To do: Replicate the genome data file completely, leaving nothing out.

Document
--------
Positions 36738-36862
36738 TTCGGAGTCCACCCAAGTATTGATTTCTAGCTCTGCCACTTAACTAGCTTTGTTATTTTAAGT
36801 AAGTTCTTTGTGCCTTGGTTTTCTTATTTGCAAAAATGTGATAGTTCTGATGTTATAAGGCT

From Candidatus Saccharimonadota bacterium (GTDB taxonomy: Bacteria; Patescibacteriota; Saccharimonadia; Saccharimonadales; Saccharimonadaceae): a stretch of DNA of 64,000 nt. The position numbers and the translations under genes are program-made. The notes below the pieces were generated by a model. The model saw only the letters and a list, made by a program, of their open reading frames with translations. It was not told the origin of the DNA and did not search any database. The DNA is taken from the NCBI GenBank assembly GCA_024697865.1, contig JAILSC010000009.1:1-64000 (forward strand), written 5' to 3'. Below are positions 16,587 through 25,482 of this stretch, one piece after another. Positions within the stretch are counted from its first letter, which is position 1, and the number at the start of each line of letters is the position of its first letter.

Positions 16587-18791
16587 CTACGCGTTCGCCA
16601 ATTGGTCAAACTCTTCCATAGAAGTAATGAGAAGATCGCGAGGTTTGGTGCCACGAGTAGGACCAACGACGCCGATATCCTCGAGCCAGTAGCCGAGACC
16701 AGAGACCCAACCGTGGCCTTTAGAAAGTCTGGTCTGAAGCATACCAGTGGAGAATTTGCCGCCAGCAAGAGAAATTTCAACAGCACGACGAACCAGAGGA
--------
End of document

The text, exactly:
Positions 36738-36862
36738 TTCGGAGTCCACCCAAGTATTGATTTCTAGCTCTGCCACTTAACTAGCTTTGTTATTTTAAGT
36801 AAGTTCTTTGTGCCTTGGTTTTCTTATTTGCAAAAATGTGATAGTTCTGATGTTATAAGGCT

From Candidatus Saccharimonadota bacterium (GTDB taxonomy: Bacteria; Patescibacteriota; Saccharimonadia; Saccharimonadales; Saccharimonadaceae): a stretch of DNA of 64,000 nt. The position numbers and the translations under genes are program-made. The notes below the pieces were generated by a model. The model saw only the letters and a list, made by a program, of their open reading frames with translations. It was not told the origin of the DNA and did not search any database. The DNA is taken from the NCBI GenBank assembly GCA_024697865.1, contig JAILSC010000009.1:1-64000 (forward strand), written 5' to 3'. Below are positions 16,587 through 25,482 of this stretch, one piece after another. Positions within the stretch are counted from its first letter, which is position 1, and the number at the start of each line of letters is the position of its first letter.

Positions 16587-18791
16587 CTACGCGTTCGCCA
16601 ATTGGTCAAACTCTTCCATAGAAGTAATGAGAAGATCGCGAGGTTTGGTGCCACGAGTAGGACCAACGACGCCGATATCCTCGAGCCAGTAGCCGAGACC
16701 AGAGACCCAACCGTGGCCTTTAGAAAGTCTGGTCTGAAGCATACCAGTGGAGAATTTGCCGCCAGCAAGAGAAATTTCAACAGCACGACGAACCAGAGGA